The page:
Kids (1995)


(director: Larry Clark; screenwriter: Harmony Korine; cinematographer: Eric Edwards; editor: Christopher Tellefsen; music: Louis Barlow; cast: Leo Fitzpatrick (Telly), Justin Pierce (Casper), Chloe Sevigny (Jennie), Rosario Dawson (Ruby), Yakira Peguero (Darcy), Sarah Henderson (Young Virgin); Runtime: 90; MPAA Rating: NR; producer: Cary Woods; Trimark Video; 1995)

“Could easily pass for a kiddie porn film.”

Reviewed by Dennis Schwartz

A cinema verite depressing documentary-style exploitation shocker, that could easily pass for a kiddie porn film. It sees the ugly side of a group of teenage New Yorkers who are viewed over the course of 24 hours as acting in an irresponsible way. It’s the feature film debut of still photographer-turned-director Larry Clark, who discovered his 20-year-old screenwriter in Washington Square Park– skateboarder Harmony Korine.

The kids are fueled by meaningless sex, petty thefts of convenience stores, drugs and booze, and mindless violence. They are an unpleasant aimless lot with the boy group totally empty-headed and nasty, while the girls are pictured as gullible boobs. The story hones in on 17-year-old wise-guy braggart Telly (Leo Fitzpatrick), a particularly unpleasant kid who loves tapping virgins with his corny spiel and boasting of his conquest to his slacker friends, especially to airhead slacker best friend Casper (Justin Pierce). Jennie (Chloe Sevigny) is a virgin Telly had unprotected sex with and she’s startled to learn she’s HIV-positive after only one sexual experience, while her loose living friend Ruby (Rosario Dawson), who has had sex with multiple partners, is given a clean bill of health. Jennie spends the remainder of the flick trying to track Telly down before he ruins another girl. That girl about to be deflowered by bad boy Telly is Darcy (Yakira Peguero), and the melodramatics revolve around if Jennie could get to her in time.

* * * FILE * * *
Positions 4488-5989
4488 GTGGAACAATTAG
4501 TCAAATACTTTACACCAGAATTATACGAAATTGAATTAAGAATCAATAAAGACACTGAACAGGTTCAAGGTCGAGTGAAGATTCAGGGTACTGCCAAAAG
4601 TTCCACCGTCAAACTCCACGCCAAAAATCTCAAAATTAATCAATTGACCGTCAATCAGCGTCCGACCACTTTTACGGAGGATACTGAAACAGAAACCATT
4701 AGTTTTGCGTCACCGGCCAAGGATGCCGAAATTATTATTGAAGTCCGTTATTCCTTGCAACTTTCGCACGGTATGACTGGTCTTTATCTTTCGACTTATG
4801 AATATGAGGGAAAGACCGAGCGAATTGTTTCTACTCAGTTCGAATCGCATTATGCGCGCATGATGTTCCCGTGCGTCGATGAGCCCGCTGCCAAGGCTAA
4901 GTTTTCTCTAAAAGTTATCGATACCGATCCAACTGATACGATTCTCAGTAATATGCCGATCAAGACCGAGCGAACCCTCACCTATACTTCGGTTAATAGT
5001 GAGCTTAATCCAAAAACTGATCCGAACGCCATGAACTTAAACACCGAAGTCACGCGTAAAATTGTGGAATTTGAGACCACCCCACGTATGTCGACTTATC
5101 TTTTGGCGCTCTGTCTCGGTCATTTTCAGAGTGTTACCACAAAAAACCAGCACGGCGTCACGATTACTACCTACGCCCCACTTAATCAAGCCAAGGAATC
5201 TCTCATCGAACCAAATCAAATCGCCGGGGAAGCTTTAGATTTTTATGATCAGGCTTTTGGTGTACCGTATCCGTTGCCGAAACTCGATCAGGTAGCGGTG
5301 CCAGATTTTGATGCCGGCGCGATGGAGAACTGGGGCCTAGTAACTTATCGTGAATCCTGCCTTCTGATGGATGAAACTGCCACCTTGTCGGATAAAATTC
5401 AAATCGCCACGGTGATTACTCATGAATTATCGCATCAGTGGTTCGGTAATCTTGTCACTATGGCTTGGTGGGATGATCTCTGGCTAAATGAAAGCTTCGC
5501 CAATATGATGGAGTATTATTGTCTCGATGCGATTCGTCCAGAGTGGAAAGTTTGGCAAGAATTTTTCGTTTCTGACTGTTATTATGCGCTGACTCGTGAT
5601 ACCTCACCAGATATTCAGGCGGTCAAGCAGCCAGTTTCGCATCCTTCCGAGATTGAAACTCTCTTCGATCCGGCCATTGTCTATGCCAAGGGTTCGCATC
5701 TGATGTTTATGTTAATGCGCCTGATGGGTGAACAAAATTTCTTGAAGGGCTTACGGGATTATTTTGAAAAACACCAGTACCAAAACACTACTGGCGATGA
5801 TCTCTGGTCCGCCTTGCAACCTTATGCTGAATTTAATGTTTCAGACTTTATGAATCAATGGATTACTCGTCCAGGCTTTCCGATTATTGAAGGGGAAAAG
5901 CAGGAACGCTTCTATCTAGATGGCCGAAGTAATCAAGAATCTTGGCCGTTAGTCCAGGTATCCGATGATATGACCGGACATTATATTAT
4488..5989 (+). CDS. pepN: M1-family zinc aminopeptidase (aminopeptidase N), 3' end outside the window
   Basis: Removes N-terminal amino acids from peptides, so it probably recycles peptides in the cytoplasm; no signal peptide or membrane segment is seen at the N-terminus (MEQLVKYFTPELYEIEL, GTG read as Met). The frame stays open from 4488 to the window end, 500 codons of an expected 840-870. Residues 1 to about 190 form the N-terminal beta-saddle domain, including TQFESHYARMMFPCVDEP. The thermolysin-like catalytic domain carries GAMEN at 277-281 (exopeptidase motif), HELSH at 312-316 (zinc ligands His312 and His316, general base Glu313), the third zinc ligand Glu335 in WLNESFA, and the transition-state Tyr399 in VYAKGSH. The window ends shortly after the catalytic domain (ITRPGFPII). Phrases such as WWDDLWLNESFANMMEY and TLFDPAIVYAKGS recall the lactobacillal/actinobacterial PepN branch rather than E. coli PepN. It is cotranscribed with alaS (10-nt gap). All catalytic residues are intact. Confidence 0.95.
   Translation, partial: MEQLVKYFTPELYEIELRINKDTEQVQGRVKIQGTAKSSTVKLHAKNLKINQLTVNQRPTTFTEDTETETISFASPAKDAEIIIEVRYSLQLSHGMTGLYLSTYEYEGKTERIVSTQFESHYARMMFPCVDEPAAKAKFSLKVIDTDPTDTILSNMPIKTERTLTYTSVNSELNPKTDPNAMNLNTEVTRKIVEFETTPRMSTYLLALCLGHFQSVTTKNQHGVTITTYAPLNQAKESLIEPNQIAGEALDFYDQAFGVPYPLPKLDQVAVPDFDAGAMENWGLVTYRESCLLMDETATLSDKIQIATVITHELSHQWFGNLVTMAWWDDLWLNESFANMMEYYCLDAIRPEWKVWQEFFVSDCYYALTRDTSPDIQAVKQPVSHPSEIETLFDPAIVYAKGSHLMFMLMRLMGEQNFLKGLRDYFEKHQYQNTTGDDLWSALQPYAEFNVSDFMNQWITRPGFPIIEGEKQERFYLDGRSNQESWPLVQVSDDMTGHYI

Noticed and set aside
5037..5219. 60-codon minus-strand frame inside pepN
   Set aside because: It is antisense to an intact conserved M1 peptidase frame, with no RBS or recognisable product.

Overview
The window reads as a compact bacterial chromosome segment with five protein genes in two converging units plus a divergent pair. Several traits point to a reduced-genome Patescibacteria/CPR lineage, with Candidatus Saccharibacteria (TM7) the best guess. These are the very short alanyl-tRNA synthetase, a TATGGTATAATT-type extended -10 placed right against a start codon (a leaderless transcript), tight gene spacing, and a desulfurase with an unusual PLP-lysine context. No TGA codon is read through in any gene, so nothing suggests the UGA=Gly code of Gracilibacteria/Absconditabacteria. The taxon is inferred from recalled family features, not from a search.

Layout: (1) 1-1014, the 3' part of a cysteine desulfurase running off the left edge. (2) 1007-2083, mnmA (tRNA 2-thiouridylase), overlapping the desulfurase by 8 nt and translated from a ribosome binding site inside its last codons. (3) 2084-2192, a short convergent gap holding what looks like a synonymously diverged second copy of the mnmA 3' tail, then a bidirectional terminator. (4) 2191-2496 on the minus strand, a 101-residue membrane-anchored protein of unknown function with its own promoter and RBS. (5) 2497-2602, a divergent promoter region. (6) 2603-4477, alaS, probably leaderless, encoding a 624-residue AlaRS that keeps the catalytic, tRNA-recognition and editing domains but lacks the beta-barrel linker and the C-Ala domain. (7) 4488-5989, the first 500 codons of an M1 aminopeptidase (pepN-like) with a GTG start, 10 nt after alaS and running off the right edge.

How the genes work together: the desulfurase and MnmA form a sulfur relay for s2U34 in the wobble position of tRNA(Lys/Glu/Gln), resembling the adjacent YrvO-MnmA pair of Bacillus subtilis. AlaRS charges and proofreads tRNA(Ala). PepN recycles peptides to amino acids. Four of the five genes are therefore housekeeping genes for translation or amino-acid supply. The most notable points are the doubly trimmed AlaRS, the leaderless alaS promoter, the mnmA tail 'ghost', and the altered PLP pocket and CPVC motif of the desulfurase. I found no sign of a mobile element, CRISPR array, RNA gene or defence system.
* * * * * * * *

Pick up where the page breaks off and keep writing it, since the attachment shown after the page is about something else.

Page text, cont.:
Everything seems hopeless; the rawness of the voyeuristic film gives it a feel of authenticity. The actors are mostly non-professionals, with many being the punky friends of Korine. The moral lessons come throughout this cautionary fable that offers constant warnings to have protected sex and get your act together.

I can’t say I enjoyed it or found it particularly relevant or controversial or a breaking news story, instead finding it grittier than many kid pics but overbearing in its two-faced hypocritical position of going for shock effect while at the same time pretending to be nonjudgmental when it clearly wags its fingers at those responsible for leaving the kids unsupervised. Viewed at this later date it comes stripped of its initial controversy, but I still can’t find what it has to say that wowed so many at its Cannes showing.


REVIEWED ON 12/18/2005 GRADE: B-